Please welcome to the Editor’s Q&A corner Next Avenue Managing Editor and Senior Web Editor (Money & Security and Work & Purpose Channels), Richard Eisenberg.
Q: Next Avenue is a publication aimed at those in the 50+ demographic. Tell us more about the publication and what you publish.
A: We are a public media site out of the PBS station in Minneapolis/St. Paul, TPT, and publish articles daily for our five channels: Money & Security (personal finance); Work & Purpose; Health and Well-Being; Caregiving and Living & Learning (lifestyle). Our money and work stories are generally republished on Forbes and sometimes on Marketwatch and Huffington Post 50; those are our media partners.
Q: As Managing Editor, what does a typical day for you look like?
A: I start at 8 am ET and publish our new stories of the day (generally three or four) and rearrange our home page to feature them. I alert my colleagues and send a list of what’s expected from each today. I then edit one or two stories or write a blog post. I copy edit articles from my colleagues as they come in during the day and schedule them to go live at the appropriate day/time. I work with freelancers on their upcoming stories. I shut down between 6 and 6 pm ET normally.
Q: Besides age range, what else should potential writers know about your readers?
A: They are women and men (more women than men) of all income ranges and all over the U.S.
Q: Does Next Avenue accept pitches from writers who are new to your publication across all of your channels?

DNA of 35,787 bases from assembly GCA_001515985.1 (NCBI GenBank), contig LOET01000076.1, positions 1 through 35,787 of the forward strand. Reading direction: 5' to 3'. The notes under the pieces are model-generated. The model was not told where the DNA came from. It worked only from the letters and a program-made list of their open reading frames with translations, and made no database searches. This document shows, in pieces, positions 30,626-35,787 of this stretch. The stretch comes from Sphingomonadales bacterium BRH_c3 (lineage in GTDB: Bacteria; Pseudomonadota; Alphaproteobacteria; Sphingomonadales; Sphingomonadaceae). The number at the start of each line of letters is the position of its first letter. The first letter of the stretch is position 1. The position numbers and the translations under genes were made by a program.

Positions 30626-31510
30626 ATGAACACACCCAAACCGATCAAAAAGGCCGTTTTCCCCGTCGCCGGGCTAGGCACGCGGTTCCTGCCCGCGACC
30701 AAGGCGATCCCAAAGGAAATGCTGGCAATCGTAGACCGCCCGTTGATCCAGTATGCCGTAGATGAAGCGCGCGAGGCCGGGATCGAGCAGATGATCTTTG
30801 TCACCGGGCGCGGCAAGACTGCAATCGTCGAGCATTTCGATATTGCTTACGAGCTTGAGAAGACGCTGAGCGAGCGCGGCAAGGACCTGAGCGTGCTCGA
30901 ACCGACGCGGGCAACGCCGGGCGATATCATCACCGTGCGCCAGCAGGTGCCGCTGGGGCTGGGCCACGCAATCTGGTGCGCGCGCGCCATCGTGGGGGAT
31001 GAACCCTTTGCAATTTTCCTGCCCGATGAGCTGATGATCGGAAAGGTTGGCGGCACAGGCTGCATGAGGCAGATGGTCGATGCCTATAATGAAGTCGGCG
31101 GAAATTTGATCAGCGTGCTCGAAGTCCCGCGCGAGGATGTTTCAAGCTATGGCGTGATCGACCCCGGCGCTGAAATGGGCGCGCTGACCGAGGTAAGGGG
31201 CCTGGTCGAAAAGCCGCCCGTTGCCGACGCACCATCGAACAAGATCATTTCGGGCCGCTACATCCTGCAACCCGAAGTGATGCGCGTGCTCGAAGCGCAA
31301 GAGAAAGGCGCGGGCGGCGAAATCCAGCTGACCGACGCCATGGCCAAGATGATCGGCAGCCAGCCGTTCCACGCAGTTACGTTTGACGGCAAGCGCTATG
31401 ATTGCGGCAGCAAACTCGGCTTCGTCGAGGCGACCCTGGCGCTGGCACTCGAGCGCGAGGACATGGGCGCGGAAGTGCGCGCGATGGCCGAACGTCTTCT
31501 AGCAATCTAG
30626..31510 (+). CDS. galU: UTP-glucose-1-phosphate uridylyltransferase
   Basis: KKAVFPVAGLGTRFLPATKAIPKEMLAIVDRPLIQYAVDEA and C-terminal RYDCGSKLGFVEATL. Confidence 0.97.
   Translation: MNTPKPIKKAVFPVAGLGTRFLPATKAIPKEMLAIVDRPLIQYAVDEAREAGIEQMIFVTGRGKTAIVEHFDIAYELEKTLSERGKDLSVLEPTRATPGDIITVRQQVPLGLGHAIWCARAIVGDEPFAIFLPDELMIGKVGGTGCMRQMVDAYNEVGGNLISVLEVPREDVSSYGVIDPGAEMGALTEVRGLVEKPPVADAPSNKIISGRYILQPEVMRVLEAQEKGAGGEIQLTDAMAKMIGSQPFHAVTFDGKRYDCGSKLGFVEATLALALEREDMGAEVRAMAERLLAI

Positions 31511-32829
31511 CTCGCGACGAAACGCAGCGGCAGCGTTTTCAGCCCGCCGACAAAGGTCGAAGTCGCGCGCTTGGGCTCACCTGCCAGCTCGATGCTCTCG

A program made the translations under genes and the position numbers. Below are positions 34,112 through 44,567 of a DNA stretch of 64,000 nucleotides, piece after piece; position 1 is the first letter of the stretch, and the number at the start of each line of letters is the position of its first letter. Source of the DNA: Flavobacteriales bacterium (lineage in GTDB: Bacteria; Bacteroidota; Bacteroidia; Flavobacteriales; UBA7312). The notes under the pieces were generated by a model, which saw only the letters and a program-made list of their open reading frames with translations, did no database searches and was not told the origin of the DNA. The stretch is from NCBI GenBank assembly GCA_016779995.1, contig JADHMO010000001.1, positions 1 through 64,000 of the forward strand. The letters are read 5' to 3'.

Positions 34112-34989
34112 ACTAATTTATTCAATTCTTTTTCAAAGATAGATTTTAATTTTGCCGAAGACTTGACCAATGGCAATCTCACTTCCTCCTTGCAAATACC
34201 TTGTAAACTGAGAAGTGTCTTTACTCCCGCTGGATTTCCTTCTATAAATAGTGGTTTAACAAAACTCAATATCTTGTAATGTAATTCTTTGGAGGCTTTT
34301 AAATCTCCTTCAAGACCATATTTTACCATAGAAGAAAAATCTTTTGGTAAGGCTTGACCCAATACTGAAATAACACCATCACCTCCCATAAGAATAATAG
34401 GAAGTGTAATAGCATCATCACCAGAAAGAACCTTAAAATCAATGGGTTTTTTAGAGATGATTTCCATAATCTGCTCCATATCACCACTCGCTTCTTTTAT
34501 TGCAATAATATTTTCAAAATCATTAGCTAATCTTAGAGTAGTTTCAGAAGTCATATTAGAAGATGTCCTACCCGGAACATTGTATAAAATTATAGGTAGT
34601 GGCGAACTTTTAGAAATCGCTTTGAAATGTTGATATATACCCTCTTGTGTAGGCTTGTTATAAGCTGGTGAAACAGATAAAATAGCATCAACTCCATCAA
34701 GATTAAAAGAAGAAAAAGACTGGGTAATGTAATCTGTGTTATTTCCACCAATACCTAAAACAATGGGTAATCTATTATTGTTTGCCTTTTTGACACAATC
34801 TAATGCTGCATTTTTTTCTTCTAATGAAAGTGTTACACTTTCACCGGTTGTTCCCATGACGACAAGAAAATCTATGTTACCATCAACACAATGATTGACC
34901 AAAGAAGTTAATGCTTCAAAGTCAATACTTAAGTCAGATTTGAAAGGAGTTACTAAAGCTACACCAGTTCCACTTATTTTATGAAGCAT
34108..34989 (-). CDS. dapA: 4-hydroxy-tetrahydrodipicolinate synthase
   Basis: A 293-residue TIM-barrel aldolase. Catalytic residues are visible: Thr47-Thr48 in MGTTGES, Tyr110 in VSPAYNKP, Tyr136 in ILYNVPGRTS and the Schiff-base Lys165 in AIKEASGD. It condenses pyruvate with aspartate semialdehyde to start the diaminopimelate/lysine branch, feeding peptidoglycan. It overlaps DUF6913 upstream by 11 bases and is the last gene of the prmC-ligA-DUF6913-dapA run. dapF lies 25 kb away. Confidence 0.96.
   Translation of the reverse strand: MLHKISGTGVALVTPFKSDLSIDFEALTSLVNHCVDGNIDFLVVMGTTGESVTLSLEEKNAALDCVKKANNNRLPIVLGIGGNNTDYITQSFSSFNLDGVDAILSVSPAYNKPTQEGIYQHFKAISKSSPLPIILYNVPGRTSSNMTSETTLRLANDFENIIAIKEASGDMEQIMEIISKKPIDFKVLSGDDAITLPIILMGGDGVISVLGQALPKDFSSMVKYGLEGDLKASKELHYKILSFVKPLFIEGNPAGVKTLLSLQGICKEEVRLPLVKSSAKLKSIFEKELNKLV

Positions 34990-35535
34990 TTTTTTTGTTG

A: We are open to writers for all of our five channels, but we’ll need to see some examples of their writing and get their pitches approved by the site’s editor before we publish.
Q: Writers can submit their stories in full via this link. How does the submission/publication process work once something has been submitted?
A: If a piece is submitted on spec and without a pitch, the appropriate editor will read it and get back to the writer within a week or so with thoughts. If the piece is one the editor assigned, the editor will be in touch with requests within the week and the story will go live as soon as we can. The editor will work closely with the writer. Newsy/timely stories get preference for getting published soonest.
Q: What one or two qualities are going to make a submission stand out to you?
A: It should offer advice or insights or a perspective we have not seen before on our site and should be of interest to a broad audience of people in their 50s and 60s.
Q: Where is Next Avenue headquartered and do you publish writing from international authors?
A: We are headquartered in St. Paul, Minn. We occasionally publish writing from international authors.
Q: Next Avenue pays for published work. Can you give us any details?
A: We pay for new pieces we have assigned and don’t pay when we are running a book excerpt with permission or republishing a piece that appeared elsewhere with permission. The fee is worked out between the editor and the writer. Reported pieces tend to be paid more than personal essays, due to the extra work involved.
Q: Are there specific expectations when it comes to how writers promote their articles?
A: We prefer the writers to spread their stories on Facebook, Twitter and LinkedIn, just as the Next Avenue editors do. And if they want to email them or post elsewhere on social, we’re thrilled.
Q: You’ve worked for media outlets like Money, Yahoo!, CBS MoneyWatch, USA Today and Good Housekeeping. What advice do you have for aspiring writers who want to land big name bylines?
A: Keep plugging away. Bylines beget bylines. And it can help to know an editor at a place you want to write or make an introduction to one.
Q: What’s next for Next Avenue?
A: We’ve just started a partnership with the PBS “Chasing the Dream” initiative from WNET on how Americans are trying to get ahead and manage their lives and we have new partnerships with the American Cancer Society and the American Heart Association. We’re also doing more about innovations and aging and about entrepreneurship for people over 50.